Wealthy homebuyers are finding global cities less welcoming -- even hostile -- to their cash.

Luxury property prices in 45 global cities rose an average of just 1.1% in the third quarter from a year earlier, the weakest annual gain since the end of 2009, according to a report from Knight Frank. They fell 4.4% in New York, 3.9% in London and 10% in Vancouver.

No wonder. There’s uncertainty at every corner, from trade wars to Brexit, Hong Kong pro-democracy protests and a populist backlash in some of the world’s biggest and most affluent cities that are imposing new taxes on the rich.

“The safe havens are becoming less certain,” said Dan Conn, chief executive officer of Christie’s International Real Estate. “It’s becoming much more challenging in the hubs to find a high quality place to deploy capital.”

Global cities like London, Hong Kong and New York, which seemed to defy housing-market cycles year after year following the 2008 financial crisis, are losing their status as safe places for wealthy international buyers to park their cash -- or themselves. The reversal has come in part as governments erected barriers to slow runaway price growth driven -- at least in part -- by all the billionaire investors who came before.

The winners were cities such as Moscow, as rich Russians chose to buy at home, and Taipei, favored over Hong Kong, the world’s most expensive housing market.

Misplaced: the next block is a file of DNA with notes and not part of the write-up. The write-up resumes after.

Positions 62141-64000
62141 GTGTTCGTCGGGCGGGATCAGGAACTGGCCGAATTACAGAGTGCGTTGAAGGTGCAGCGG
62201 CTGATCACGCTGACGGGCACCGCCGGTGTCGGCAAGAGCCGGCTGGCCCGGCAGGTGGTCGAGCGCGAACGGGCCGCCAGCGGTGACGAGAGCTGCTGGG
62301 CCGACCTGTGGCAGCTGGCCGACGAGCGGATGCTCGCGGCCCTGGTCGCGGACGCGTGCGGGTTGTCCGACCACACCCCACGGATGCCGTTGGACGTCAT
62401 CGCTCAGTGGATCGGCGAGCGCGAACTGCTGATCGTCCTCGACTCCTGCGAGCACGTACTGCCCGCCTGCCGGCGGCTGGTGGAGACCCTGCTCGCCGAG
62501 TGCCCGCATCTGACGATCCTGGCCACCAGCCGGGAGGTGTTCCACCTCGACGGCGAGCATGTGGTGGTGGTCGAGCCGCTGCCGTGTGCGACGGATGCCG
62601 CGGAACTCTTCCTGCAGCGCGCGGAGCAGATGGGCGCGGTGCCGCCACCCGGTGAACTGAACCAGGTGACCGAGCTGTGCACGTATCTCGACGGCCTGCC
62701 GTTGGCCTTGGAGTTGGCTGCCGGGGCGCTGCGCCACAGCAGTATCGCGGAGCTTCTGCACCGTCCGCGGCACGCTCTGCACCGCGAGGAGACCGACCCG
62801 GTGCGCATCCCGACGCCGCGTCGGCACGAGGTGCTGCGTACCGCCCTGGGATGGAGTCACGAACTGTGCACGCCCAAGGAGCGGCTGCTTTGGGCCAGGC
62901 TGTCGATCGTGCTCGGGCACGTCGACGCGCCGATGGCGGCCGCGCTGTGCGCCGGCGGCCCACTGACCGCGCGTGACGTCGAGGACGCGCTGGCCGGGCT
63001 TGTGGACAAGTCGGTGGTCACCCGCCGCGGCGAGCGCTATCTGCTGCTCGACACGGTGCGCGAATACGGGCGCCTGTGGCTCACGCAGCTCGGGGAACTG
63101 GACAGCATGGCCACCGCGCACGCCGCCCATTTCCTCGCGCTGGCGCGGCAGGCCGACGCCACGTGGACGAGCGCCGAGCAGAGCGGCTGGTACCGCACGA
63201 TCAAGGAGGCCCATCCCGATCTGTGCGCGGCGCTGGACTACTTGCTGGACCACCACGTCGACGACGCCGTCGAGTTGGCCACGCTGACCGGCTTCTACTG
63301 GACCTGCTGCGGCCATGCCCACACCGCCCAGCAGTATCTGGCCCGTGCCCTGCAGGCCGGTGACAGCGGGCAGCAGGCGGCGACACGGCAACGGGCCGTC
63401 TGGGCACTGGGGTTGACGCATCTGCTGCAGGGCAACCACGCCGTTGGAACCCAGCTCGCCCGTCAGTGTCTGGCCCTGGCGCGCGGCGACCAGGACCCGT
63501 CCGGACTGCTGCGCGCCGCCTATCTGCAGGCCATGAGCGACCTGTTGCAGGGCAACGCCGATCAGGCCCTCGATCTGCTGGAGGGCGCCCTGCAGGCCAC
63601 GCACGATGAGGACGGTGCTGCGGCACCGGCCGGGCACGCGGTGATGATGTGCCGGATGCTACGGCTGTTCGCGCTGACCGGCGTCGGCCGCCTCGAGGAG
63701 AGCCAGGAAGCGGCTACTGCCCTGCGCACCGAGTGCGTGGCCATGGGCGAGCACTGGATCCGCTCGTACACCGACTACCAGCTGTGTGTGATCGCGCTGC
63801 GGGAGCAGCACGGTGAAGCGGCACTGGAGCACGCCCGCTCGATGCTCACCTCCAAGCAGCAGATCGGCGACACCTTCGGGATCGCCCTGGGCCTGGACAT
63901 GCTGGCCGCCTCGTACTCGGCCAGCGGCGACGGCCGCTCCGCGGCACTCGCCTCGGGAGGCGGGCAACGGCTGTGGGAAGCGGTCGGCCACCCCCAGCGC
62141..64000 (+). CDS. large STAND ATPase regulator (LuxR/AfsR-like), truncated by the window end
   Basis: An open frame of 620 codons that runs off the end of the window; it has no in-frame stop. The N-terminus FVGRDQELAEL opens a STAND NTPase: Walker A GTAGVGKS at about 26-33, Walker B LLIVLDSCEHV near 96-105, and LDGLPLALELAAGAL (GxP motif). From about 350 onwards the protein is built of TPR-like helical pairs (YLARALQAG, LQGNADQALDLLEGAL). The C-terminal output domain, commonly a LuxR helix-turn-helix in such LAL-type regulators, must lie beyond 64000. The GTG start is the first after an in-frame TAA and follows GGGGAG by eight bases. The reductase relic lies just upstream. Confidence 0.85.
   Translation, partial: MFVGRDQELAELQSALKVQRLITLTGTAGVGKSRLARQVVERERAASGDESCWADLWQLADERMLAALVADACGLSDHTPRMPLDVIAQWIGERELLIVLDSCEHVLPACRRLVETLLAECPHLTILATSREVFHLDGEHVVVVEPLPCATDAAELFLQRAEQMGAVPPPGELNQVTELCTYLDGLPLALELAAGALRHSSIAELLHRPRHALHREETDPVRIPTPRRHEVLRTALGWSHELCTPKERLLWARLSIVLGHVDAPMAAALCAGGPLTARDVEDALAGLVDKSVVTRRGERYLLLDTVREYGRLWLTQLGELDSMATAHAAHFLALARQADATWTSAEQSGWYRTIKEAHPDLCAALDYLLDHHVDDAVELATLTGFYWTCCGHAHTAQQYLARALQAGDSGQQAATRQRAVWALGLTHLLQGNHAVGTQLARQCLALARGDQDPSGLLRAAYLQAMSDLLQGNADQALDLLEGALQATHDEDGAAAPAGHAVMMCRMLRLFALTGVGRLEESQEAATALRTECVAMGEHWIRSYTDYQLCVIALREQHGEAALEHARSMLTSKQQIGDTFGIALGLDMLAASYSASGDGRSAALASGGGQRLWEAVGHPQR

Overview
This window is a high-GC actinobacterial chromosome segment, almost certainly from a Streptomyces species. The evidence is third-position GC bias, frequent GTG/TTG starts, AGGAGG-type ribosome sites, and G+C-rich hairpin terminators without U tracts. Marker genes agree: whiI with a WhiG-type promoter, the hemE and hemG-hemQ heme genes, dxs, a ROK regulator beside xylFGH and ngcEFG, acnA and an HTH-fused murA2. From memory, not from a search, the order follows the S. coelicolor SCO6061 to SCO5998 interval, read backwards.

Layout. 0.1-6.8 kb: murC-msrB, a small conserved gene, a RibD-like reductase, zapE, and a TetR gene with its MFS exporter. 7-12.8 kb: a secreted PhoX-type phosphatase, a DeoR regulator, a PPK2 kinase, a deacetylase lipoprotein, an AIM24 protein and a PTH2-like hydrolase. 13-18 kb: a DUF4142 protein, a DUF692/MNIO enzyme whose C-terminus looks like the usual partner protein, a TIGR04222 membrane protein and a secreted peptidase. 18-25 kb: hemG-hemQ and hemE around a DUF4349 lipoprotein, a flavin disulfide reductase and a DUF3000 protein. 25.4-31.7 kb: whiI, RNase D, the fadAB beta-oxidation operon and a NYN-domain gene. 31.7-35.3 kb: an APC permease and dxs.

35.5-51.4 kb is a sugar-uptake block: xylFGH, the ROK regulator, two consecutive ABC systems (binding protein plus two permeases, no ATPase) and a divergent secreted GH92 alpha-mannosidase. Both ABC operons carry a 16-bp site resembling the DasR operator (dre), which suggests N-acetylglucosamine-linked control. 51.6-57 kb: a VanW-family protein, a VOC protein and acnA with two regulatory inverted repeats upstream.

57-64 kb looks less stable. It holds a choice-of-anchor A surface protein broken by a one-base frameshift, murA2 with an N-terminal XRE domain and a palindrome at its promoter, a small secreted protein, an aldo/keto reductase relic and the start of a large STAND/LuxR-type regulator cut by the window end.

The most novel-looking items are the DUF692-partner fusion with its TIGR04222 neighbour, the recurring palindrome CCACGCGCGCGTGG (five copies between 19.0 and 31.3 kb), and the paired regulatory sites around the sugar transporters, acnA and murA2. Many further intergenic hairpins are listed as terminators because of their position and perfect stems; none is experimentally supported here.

Even as the flow of investment has slowed, many developers are delivering projects started when the supply of rich buyers seemed to go on forever. Now there’s a glut of luxury properties and -- as anger mounts over wealth inequality -- affordable units are in increasingly short supply.

“We’ve had an unprecedented run in high-end real estate and now many of these markets are struggling with excess supply or uncertainty,” said Jonathan Miller, president of appraiser Miller Samuel Inc. “‘Uncertainty’ is the most overused word in real estate right now and probably for good reason.”

Taxes on Rich

London and New York, among other cities, passed taxes aimed at rich buyers. While the levies effectively raised prices even further, they also provided governments with extra cash for city services, as foreign buyers don’t pay income taxes. On the other hand, rich buyers also spend money on goods and services that boost local economies and sales tax revenue.

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